The addition of Al Dafna and Onaiza as freehold ownership areas significantly covers most of the towers in the lucrative West Bay area.
Under Article 4 of the Law on Real Estate Registration (Law No. 14 of 1964) (‘Real Estate Registration Law’), ownership and leasehold rights and any actions that would transfer, change or demise a property, are to be registered with the competent authority which is the Real Estate Registration Department at the Ministry of Justice. If the registration is not concluded, then the rights and obligations of the parties are governed only by the contract between them.
Under Article 6 of the Real Estate Registration Law, the matters that are to be recorded with the relevant Ministries include the particulars of the individual owner – name, surname, age, nationality, place of residence, father’s name as well as details of the property and any special rights or arrangements in relation thereto.
As regards registration, the title deed and proof of payment and any mortgage documents are recorded with the relevant Department at the Ministry of Municipality and Urban Planning. Thereafter, a registration is done with the Real Estate Registration Department at the Ministry of Justice. In certain areas, the registration process is handled through the administrators of those areas so for example, in Lusail, the registration process is handled through Qatari Diar Real Estate Investment Company, while for The Pearl, the registration is handled through United Development Company.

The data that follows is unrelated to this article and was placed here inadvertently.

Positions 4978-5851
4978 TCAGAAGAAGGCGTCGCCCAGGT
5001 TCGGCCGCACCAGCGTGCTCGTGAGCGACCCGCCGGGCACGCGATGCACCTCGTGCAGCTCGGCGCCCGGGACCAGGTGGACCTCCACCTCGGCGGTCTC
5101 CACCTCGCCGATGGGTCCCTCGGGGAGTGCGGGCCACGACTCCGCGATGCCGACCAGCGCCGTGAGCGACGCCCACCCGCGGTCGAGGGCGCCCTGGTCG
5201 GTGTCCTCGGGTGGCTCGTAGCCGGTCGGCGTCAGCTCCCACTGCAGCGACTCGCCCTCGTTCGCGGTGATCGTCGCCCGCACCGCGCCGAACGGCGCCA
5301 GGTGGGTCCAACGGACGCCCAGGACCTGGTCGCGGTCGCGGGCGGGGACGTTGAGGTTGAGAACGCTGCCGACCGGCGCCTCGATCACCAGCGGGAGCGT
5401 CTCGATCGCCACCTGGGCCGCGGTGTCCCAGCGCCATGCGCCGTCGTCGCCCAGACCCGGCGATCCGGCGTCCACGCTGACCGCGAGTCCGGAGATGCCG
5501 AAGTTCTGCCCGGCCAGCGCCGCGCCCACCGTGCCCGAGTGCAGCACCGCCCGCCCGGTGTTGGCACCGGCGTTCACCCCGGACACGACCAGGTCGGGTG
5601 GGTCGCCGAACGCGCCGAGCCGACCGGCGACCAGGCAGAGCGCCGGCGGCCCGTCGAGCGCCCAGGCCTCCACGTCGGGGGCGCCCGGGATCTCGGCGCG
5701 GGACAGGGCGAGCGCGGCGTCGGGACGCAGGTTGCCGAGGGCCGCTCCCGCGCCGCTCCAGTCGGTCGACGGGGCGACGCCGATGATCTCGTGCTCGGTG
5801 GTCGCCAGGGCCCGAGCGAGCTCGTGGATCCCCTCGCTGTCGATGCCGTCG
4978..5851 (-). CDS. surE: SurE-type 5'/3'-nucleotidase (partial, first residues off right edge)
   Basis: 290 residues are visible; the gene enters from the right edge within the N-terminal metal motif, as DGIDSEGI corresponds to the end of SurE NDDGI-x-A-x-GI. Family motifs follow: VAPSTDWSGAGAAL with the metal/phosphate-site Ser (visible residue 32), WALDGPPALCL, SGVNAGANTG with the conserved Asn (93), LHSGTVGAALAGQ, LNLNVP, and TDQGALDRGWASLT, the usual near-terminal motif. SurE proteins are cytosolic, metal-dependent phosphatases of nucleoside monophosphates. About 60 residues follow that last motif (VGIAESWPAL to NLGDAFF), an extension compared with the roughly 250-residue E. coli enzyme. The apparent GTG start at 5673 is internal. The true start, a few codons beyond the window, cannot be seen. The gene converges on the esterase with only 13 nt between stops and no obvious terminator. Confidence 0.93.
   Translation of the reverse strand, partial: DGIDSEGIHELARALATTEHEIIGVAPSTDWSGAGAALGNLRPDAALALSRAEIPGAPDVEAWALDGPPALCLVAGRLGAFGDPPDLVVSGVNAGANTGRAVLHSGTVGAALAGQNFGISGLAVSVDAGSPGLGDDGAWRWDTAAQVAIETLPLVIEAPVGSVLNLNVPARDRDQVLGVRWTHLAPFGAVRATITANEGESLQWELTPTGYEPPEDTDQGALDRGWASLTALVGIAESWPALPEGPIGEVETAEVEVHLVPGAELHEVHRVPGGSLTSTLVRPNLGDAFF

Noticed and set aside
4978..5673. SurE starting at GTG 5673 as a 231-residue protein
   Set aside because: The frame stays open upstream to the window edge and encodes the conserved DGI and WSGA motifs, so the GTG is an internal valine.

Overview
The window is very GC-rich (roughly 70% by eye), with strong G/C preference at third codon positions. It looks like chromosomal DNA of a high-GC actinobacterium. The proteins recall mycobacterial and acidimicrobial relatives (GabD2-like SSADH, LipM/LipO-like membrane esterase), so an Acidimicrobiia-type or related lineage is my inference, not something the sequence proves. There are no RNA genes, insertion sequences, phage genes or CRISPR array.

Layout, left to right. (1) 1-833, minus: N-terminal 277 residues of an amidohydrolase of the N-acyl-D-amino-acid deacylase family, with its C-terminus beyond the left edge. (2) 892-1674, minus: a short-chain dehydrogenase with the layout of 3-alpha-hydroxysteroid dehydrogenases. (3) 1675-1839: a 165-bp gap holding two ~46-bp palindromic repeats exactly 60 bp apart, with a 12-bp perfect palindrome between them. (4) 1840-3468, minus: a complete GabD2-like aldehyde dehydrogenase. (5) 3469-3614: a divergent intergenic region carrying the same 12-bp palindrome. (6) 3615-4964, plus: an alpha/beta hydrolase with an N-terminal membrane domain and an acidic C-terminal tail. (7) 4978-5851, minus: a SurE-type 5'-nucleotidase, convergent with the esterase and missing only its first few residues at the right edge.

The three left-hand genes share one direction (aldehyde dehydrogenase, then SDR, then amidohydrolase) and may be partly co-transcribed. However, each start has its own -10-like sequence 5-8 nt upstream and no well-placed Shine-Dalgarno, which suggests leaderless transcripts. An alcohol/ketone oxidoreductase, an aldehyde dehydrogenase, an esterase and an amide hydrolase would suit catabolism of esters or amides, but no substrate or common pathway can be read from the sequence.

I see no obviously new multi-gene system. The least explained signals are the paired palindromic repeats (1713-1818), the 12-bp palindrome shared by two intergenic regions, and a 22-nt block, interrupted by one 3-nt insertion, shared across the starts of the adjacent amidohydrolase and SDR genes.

Article 2 of the Foreign Real Estate Ownership Law provides that the right granted to a non-Qatari in long term leasehold real estate shall not expire upon death but shall be transferred to the deceased’s heirs unless there is an agreement to the contrary between the parties.
Articles 23 and 24 of the Qatari Civil Code (Law No. 22 of 2004) (‘Civil Code’), provide that the laws of the deceased’s home country (the country of nationality of the deceased) at the time of death will apply in relation to inheritance laws, even if the deceased was Muslim. Qatari law will apply only if the deceased is a Qatari national, or if an estate exists in Qatar which is left without any beneficiaries or heirs.
In the absence of a will, the heirs of the non-Qatari deceased would be required to obtain an official inheritance certificate issued by a competent authority in the home country of the deceased along with the death certificate issued by the competent authority from the country in which the individual died. The inheritance certificate is required to contain the names of the heirs and their allocated share in the estate of the deceased (to be determined in accordance with the applicable law in the home country of the deceased).